Reading the Dust from Asteroid Itokawa: First Analysis of the HAYABUSA Sample Using Oxygen to Trace the Origins of Meteorites Hisayoshi Yurimoto Professor, Natural History Sciences, Hokkaido University

Meteorites are pieces of asteroids

The struggle to get accurate data

Expecting truly surprising results

Meteorites are pieces of asteroids

Q. What is your research specialty?

The Allende meteorite, a carbonaceous chondrite meteorite that fell in Mexico in 1969. (courtesy: Hisayoshi Yurimoto)
The Allende meteorite, a carbonaceous chondrite meteorite that fell in Mexico in 1969. (courtesy: Hisayoshi Yurimoto)
Asteroid Itokawa
Asteroid Itokawa

My specialization is the origin and evolution of the solar system. I study the small astronomical bodies within it. I'm particularly interested in old materials from the age of the solar system's birth, about 4.6 billion years ago, that remain part of these small astronomical bodies. Over the millennia, as large bodies such as Earth developed, old objects were rearranged into new ones. For example, the oldest rock found on our planet to date is a 4.4 billion-year-old mineral discovered in Western Australia. The solar system was born 4.6 billion years ago, so that means there are no materials left on Earth from its first 200 million years. However, all the materials found in meteorites are 4.6 billion years old, so we think we can read the history of the solar system by studying these.

Q. Tell us about the results of your initial analysis.

Our groups investigated the oxygen isotope ratios of dusts from Itokawa. Let me explain what oxygen isotopes are. In science, atoms with the same chemical properties but different mass are called isotopes. Oxygen has three isotopes with different masses: oxygen-16 (16O), oxygen-17 (17O) and oxygen-18 (18O). On Earth and on the Moon, these three oxygen isotopes distribute in the same proportions, but on all other objects in the solar system, the proportions are different. Oxygen is the most common element on Earth. Examining the Earth interior, we find that oxygen atoms comprise more than half of the atoms constituted. So it was the most important element in the creation of our rocky planet. That's why, when we investigate oxygen, we are studying more than half of our planet.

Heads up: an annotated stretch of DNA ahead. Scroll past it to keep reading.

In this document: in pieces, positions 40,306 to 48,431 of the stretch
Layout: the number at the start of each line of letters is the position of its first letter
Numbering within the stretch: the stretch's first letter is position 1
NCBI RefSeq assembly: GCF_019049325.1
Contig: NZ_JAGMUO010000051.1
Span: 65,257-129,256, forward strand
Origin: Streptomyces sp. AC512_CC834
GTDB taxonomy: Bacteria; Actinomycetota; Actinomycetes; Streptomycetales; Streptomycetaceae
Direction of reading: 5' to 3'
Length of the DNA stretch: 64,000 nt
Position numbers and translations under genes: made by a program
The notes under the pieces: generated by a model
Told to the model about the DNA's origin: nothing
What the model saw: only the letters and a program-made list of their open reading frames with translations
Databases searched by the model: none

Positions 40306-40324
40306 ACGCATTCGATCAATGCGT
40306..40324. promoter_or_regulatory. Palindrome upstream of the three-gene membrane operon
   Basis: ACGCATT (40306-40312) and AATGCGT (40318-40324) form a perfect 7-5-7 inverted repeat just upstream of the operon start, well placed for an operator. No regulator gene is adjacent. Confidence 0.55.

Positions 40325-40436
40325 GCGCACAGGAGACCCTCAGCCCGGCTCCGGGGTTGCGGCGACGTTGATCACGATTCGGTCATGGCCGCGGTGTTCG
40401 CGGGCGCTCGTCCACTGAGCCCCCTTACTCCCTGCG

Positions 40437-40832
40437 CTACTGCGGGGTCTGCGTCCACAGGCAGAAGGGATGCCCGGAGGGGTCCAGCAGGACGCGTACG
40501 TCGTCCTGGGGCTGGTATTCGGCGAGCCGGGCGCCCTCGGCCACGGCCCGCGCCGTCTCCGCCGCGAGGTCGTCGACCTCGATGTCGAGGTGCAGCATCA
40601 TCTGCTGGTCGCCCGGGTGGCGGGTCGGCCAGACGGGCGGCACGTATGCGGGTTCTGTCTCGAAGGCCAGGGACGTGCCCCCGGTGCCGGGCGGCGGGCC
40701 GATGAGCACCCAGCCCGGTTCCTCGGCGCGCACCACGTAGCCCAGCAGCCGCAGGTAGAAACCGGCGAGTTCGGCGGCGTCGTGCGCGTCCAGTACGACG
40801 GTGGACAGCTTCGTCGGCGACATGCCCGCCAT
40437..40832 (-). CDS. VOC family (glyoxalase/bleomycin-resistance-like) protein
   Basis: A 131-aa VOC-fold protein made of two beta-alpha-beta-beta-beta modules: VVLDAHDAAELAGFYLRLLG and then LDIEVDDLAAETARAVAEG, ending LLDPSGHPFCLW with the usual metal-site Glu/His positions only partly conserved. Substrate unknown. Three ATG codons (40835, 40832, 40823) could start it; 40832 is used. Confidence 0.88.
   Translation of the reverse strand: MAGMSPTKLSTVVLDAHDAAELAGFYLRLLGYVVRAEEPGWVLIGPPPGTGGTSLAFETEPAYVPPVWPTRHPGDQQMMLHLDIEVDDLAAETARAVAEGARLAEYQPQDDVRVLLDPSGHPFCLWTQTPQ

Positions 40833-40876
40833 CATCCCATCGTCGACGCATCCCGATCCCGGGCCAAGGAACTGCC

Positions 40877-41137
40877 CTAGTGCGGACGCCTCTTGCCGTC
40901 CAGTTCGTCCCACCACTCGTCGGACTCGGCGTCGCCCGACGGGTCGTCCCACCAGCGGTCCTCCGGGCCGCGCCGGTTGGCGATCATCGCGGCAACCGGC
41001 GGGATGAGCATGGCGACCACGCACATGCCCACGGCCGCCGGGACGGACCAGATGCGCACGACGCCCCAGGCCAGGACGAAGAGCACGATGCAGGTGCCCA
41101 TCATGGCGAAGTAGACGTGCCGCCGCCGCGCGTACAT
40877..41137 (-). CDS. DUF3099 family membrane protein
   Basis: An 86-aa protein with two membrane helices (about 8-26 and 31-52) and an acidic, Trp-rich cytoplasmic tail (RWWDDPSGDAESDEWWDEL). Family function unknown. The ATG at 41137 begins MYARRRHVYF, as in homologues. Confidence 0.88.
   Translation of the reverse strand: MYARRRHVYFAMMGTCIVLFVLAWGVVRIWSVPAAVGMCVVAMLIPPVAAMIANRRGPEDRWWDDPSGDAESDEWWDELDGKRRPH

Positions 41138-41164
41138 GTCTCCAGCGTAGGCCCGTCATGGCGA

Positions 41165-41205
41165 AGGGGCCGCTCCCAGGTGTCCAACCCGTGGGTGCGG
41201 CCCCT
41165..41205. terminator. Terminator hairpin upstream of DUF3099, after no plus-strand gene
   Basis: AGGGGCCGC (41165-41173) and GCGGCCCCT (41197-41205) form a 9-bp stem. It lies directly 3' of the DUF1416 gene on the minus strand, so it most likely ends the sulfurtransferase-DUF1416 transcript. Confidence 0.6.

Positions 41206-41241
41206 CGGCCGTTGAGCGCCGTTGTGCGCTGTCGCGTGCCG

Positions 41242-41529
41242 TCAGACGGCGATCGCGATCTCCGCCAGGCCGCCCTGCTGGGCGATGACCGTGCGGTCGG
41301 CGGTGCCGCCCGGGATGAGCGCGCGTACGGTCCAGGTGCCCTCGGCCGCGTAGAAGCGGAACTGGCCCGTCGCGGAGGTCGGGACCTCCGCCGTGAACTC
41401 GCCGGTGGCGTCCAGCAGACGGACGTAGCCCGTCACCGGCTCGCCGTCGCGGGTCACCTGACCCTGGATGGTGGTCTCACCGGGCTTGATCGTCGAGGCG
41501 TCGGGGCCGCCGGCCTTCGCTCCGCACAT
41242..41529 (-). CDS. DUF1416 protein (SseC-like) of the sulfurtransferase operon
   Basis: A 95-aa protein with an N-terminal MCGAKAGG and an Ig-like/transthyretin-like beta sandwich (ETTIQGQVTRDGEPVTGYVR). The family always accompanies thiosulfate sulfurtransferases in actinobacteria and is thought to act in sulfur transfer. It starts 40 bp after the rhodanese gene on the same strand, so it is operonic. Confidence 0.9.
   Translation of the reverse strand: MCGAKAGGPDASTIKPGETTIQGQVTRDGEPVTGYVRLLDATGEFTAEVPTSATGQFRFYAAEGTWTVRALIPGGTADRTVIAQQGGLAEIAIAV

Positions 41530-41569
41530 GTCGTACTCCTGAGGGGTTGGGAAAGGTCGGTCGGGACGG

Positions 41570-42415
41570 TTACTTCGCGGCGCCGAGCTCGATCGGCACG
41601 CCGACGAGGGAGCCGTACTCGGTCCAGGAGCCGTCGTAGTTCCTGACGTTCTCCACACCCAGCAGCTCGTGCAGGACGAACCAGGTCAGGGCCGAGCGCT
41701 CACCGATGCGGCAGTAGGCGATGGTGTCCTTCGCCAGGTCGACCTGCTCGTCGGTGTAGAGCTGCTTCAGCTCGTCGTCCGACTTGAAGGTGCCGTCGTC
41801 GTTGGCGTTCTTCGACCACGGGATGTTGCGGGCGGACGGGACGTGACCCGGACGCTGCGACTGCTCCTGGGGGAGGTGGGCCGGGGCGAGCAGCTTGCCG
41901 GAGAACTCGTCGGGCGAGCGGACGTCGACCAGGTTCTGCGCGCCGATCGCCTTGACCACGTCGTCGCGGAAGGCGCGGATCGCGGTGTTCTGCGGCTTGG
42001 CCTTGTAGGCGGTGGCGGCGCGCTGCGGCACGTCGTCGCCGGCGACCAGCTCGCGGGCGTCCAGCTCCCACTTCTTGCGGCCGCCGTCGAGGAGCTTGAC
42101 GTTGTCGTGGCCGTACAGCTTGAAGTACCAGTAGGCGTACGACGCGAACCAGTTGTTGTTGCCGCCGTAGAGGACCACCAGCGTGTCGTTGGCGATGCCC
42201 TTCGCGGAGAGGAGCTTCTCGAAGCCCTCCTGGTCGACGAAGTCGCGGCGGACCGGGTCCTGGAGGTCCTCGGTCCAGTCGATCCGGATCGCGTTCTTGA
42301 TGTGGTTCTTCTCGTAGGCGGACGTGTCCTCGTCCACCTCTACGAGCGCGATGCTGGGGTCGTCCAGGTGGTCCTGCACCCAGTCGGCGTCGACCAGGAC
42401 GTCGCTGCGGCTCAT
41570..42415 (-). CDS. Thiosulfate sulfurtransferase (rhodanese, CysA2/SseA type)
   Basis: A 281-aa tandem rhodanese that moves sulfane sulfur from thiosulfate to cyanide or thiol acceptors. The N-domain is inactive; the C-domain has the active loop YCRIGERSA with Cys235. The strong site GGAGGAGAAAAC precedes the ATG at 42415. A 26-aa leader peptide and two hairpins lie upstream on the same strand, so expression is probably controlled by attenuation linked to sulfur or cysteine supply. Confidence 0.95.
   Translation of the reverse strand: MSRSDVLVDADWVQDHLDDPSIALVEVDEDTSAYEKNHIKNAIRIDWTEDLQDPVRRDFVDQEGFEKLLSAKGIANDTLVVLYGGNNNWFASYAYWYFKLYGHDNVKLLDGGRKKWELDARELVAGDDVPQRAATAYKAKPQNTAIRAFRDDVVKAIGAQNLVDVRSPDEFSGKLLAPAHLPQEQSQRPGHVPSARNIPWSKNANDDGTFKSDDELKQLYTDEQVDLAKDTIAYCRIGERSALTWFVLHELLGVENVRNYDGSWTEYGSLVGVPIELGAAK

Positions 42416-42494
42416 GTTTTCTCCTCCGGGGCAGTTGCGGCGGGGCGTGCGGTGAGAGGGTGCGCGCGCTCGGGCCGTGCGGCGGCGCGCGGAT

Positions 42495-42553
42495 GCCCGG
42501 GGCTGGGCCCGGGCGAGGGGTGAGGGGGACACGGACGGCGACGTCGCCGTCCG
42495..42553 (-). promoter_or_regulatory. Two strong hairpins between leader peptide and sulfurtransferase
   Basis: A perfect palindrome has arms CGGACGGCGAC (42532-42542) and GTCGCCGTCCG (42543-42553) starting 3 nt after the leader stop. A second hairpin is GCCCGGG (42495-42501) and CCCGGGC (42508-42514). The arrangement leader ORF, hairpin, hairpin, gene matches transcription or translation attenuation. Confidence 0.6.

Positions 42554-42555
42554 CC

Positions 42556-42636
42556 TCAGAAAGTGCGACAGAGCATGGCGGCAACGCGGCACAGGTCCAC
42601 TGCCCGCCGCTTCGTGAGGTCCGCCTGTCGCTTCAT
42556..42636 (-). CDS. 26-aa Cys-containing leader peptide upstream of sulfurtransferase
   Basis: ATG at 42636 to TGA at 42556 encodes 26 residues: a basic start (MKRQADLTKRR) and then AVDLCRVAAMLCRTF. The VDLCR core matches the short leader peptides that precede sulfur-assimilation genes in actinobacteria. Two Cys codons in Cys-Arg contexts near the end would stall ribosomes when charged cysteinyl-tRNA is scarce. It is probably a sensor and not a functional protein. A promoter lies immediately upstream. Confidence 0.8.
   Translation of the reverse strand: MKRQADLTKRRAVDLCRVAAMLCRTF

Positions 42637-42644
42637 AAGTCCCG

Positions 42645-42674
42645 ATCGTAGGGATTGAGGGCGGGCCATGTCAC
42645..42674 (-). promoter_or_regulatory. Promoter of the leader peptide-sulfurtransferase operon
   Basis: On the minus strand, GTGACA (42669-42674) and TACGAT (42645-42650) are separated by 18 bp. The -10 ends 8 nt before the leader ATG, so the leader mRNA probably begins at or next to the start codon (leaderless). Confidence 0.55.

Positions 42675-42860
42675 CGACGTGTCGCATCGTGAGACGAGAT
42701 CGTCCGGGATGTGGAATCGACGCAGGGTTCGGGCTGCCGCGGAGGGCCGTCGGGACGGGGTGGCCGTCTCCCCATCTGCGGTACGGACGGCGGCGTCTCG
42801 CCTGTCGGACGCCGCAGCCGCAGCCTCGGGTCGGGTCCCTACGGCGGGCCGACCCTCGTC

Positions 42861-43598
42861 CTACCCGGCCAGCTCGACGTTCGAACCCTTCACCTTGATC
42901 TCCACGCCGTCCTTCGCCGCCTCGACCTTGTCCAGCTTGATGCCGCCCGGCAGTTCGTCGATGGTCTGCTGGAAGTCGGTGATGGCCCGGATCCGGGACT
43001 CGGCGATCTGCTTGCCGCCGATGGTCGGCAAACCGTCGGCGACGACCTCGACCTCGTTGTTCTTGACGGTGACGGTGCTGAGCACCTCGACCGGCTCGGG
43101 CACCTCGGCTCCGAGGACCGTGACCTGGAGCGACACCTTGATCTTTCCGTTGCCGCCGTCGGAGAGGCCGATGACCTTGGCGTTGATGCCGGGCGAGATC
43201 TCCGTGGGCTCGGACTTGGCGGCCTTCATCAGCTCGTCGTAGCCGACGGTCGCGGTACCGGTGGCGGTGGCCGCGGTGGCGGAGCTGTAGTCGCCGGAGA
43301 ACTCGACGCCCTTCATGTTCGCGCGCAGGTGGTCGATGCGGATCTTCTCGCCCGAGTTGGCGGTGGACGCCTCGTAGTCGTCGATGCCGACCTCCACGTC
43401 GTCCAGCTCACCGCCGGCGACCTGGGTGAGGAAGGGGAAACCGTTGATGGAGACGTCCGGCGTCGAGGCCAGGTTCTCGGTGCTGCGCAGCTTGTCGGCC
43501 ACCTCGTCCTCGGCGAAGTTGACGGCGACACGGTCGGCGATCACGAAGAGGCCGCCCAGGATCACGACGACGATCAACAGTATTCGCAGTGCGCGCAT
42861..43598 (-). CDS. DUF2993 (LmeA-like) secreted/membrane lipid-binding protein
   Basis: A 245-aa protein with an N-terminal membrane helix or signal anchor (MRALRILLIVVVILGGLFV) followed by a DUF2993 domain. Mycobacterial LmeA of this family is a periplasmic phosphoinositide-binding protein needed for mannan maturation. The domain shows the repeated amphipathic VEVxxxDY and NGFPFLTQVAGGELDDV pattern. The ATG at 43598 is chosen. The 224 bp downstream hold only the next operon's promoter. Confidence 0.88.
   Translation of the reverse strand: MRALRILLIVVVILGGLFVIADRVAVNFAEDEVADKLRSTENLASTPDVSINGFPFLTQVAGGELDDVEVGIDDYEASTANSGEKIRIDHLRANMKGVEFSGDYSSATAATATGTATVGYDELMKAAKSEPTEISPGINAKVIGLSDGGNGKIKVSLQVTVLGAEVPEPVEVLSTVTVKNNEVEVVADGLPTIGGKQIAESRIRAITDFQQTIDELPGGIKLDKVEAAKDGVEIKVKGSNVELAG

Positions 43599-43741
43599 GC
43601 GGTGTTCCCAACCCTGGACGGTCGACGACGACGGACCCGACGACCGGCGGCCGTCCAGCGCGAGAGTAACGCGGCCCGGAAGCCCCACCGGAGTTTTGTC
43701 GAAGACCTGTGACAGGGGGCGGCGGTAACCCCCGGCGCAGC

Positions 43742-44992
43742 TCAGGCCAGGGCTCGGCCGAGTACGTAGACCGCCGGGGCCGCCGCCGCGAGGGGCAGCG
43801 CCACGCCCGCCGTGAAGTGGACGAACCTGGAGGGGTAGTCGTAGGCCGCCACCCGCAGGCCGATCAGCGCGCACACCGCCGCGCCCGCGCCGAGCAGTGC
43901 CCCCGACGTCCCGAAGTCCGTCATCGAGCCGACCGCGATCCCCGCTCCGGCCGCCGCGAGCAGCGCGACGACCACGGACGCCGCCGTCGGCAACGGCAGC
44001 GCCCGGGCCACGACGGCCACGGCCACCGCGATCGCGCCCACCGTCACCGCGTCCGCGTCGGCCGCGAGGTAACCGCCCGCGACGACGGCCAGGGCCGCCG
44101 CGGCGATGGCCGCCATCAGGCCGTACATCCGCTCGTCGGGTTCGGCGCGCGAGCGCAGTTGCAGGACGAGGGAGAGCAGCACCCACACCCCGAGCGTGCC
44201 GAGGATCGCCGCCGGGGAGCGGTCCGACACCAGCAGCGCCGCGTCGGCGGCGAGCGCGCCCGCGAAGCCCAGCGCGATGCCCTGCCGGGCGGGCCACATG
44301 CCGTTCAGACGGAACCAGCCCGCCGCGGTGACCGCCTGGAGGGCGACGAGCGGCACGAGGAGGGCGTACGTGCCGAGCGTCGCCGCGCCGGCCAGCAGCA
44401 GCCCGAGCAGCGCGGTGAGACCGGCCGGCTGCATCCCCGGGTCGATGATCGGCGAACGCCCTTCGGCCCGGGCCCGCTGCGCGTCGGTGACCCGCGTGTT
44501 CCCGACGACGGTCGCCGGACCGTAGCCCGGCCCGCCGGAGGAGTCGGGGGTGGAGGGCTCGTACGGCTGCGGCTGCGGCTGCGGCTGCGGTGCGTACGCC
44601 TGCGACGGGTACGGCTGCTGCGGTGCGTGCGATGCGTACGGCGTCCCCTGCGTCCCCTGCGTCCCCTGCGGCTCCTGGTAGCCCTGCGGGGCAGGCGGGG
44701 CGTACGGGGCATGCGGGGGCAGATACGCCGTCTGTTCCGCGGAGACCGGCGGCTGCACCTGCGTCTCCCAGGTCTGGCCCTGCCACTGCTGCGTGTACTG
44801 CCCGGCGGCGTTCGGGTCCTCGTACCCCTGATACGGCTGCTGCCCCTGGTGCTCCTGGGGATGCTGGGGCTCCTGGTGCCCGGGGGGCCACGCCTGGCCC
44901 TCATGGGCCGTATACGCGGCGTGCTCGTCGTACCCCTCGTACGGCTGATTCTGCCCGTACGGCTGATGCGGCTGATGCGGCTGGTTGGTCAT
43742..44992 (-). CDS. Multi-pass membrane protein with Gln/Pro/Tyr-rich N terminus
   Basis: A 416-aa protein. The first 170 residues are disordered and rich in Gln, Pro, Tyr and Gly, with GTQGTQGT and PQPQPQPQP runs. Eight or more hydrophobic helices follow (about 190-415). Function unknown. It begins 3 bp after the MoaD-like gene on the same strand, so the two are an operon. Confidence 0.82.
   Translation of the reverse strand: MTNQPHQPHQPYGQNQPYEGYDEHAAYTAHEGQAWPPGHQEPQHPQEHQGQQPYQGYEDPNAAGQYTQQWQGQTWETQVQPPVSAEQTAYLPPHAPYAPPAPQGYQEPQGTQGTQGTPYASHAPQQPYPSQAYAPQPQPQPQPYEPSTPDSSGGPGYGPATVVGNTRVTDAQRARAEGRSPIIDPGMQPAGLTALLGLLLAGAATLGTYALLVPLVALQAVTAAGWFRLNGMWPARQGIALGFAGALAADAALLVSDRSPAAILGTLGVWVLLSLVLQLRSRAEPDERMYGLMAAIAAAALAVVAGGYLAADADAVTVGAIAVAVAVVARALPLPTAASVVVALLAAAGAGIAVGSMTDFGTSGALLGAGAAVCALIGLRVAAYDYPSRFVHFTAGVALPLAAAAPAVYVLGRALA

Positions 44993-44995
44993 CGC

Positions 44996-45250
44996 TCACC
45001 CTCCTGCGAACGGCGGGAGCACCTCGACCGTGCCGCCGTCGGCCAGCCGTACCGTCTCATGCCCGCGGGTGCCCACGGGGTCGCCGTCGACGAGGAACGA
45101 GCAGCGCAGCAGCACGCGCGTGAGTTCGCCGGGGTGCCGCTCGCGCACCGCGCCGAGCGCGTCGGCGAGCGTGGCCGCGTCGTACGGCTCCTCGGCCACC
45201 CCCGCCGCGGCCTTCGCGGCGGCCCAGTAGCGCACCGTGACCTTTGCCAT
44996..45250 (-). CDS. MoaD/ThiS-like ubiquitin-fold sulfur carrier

Our study of the oxygen isotope ratio from 28 dust particles collected from Itokawa showed that the ratio on this asteroid is clearly different from Earth's. We've also learned that Itokawa's minerals very closely resemble those contained in the most common meteorite fallen to Earth. We had hypothesized that meteorites probably came from asteroids, but we had no proof. Now our analysis of Itokawa's dust has proven that our guess was correct.

The struggle to get accurate data

Q. How did you go about conducting your research?

We made a crater on analyzed the surface of dust particles and analyzed atoms in the crater. Below is a magnified image of a crater. (courtesy: Hokkaido University/JAXA)
We made a crater on analyzed the surface of dust particles and analyzed atoms in the crater. Below is a magnified image of a crater. (courtesy: Hokkaido University/JAXA)
We made a crater on analyzed the surface of dust particles and analyzed atoms in the crater. Below is a magnified image of a crater. (courtesy: Hokkaido University/JAXA)
Analysis using an isotope microscope (courtesy: Hokkaido University)
Analysis using an isotope microscope (courtesy: Hokkaido University)